Wellness Wednesday: Why I Don't Food Prep

food prep

“Cook Once, Eat All Week”

A popular trend with not-so-popular side-effects.

Don’t get me wrong, food prepping is great. “Cook Once, Eat All Week” is a popular health trend right now - one that gets people cooking, which is certainly a step in the right direction. This has been a great solution for people who want to cook their own meals but are too busy to cook everyday. Although the benefits of food prepping are certainly better than the most immediate alternative (eating out or eating fast food), I’m here to share the ugly part of food prepping from an Ayurvedic perspective, and to share some suggestions on food prepping to get the most benefit from your food.

We Are What We Eat - what does that say about eating old food?

We all know the age-old adage “we are what we eat”. In Ayurveda, we are what we digest and assimilate. Food is fullest in prana (life force energy) when it’s in its natural state, fresh and raw. The moment food is picked, it starts to die. The moment picked food is cooked, it starts to decompose. The longer food sits in the fridge after it’s cooked, the more it’s decomposed. Case in point: take out that one-month old container of leftover whateverthefuck in the back of your fridge and look inside. I digress… when we eat food that’s fresh, we’re turning a LOT of prana into a lot of ojas (life essence). When we eat food that’s old, we’re eating a little bit of prana and a lot of “non-prana”. The less prana present in our food, the more “non-prana” and therefore ama (undigested food, toxic buildup) we get. Ama is a normal by-product of digestion but we work hard to reduce AMAP (as much ama as possible - totally just made up that acronym) because who wants that stuff floating around our bodies?? So the point about eating old food is, why would we eat food that makes ama?

So What Constitutes “Old” Food?

Food should be eaten right away. Any leftovers should be eaten as the subsequent meal. We really shouldn’t be eating food that’s more than a day old.

“Just Because You Cook For A Living Doesn’t Mean You Can Talk Poo About Other Peoples’ Meal Solutions.”

True. I get you. Although my vitiated pitta loves talking poo, I’m also here to help. Besides eating raw food (which actually is contraindicated for vata people), here are my tried-and-true solutions for creating prana-full food on a daily basis:

  1. Carve out one hour of your morning to cut up ingredients and throw them into your slow cooker before heading to work. You’ll have dinner already made the moment you get home. Estimated time saved: 2 hours.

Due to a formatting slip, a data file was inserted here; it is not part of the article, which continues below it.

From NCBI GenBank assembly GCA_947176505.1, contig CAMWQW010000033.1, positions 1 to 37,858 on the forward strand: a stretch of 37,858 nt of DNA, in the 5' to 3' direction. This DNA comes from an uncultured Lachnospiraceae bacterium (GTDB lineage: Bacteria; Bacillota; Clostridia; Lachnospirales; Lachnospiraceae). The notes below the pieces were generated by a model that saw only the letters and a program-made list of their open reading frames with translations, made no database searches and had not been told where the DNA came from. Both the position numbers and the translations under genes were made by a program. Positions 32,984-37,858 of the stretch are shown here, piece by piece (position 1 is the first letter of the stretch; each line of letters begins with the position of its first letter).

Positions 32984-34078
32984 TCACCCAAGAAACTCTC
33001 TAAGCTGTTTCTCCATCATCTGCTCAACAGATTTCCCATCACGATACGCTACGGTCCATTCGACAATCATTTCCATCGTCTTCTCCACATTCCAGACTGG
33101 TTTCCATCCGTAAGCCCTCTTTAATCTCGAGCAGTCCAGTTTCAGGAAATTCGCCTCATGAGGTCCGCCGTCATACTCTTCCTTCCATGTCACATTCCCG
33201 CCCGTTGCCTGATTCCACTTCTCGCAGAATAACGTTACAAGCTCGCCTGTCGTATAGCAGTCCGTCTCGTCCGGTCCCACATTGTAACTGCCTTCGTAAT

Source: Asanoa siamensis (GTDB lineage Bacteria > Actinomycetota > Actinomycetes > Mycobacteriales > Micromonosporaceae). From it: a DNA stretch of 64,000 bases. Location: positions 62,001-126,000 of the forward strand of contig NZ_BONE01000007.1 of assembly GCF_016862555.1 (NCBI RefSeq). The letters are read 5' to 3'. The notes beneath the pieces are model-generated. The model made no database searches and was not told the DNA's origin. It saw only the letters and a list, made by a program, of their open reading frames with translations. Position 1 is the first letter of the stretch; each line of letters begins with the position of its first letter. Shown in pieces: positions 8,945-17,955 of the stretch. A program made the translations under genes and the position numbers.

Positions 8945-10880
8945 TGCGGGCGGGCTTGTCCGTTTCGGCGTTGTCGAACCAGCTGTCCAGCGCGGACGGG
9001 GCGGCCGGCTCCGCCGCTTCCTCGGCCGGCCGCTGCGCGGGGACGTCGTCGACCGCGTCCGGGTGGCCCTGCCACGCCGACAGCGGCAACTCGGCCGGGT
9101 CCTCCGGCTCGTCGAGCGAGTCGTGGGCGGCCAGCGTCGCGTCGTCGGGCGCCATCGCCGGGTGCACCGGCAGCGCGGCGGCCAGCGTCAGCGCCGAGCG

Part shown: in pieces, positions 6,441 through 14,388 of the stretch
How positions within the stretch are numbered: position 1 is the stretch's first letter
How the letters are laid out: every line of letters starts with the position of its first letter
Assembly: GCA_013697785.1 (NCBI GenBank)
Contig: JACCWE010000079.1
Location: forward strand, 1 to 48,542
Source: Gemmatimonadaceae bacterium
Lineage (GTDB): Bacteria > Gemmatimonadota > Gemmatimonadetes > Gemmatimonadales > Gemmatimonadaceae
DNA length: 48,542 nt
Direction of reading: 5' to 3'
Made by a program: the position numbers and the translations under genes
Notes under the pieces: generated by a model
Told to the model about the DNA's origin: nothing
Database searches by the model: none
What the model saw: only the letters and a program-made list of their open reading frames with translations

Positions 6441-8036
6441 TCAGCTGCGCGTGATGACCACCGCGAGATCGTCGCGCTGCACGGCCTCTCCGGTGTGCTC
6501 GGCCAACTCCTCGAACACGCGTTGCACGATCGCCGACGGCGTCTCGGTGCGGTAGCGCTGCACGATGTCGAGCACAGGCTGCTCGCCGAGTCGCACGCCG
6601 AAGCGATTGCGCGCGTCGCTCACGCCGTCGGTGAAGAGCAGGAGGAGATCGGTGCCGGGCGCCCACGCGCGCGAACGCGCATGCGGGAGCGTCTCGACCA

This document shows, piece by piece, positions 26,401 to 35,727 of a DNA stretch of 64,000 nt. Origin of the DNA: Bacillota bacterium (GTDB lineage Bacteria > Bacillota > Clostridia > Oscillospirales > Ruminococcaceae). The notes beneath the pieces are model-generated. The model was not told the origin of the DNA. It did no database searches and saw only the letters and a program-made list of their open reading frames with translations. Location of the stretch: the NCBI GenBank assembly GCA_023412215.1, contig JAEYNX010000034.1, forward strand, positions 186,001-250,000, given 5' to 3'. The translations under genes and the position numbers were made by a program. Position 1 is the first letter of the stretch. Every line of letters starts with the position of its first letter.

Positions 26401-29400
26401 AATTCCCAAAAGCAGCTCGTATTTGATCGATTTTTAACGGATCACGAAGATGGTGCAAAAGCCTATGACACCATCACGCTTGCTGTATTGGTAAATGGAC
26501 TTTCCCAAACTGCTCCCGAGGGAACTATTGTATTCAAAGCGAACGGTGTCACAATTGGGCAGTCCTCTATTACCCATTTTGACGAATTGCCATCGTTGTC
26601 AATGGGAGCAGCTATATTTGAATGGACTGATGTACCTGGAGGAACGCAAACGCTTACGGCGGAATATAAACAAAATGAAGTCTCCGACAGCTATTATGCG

2. Carve out 30 minutes of your morning to cut up ingredients, store them in the fridge, and take them out when you’re ready to cook. You can even do it the night before, but I wouldn’t recommend anything earlier. Estimated time saved: 0.5 hour.

  3. Soak the “headache” ingredients overnight: beans, lentils, rice, quinoa, basically anything that’s a seed that’s dry. Soaking cuts your cooking time in half. Soaking also breaks down the enzymes that inhibit digestion, so soaking improves upon the digestibility of these ingredients! (Seeds are ultra-protective pods, shielding consumers from its valuable procreative information inside so that it can grow into a plant. You can imagine the subsequent arsenal of gut-provocation; hence, beans beans the more you eat, the more you fart.) Also, do not cook your seeds in any type of acid because acid inhibits the cooking. Wait till the end to reduce or finish your dish with lemon juice/vinegar/wine. Estimated time saved: 0.5 - 1 hour.

  4. Use a pressure cooker. Better yet, get an Instant Pot and have 10 cooking functions in one.

  5. Make oft-used spice blends ahead of time in a large jar. A spice blend is a consistent combination of spices you use on a regular basis to season your food. For example, I make a lot of kitchari. I have a jar of “Kitchari Spice Blend” that I scoop 1 or 2 tablespoons out of each time I need it, instead of annoyingly scooping 1/4 tsp from 8 different jars. Estimated time saved: 1 minute (but still, worth the convenience factor).

  6. Of course, subscribing to a meal ingredient delivery service like Sunbasket, Home Chef, and Purple Carrot are great time-savers too, but I sorta wonder about the origins of their ingredients sometimes. Also, the packaging waste is atrocious. I need to come up with an Ayurvedic version of this. Estimated time saved: 2 hours.

  7. Simply take a few breaths and slow the heck down. Change your perspective on food preparation. Food is important and you should treat it as such. Since when was working more important than eating? Since when was anything else more important than your health? Never. Get back to your natural state and shift your day so that you can make an intentional meal with the ultimate gift from yourself - presence. Estimated time saved: timeless.

In Conclusion…

I hope this was helpful, thought-provoking (if not just provoking), and got you to rethink some things about your relationship with food. Big changes take little steps, compassion, and patience. Good luck and good digestion to you all!

tiffany chenComment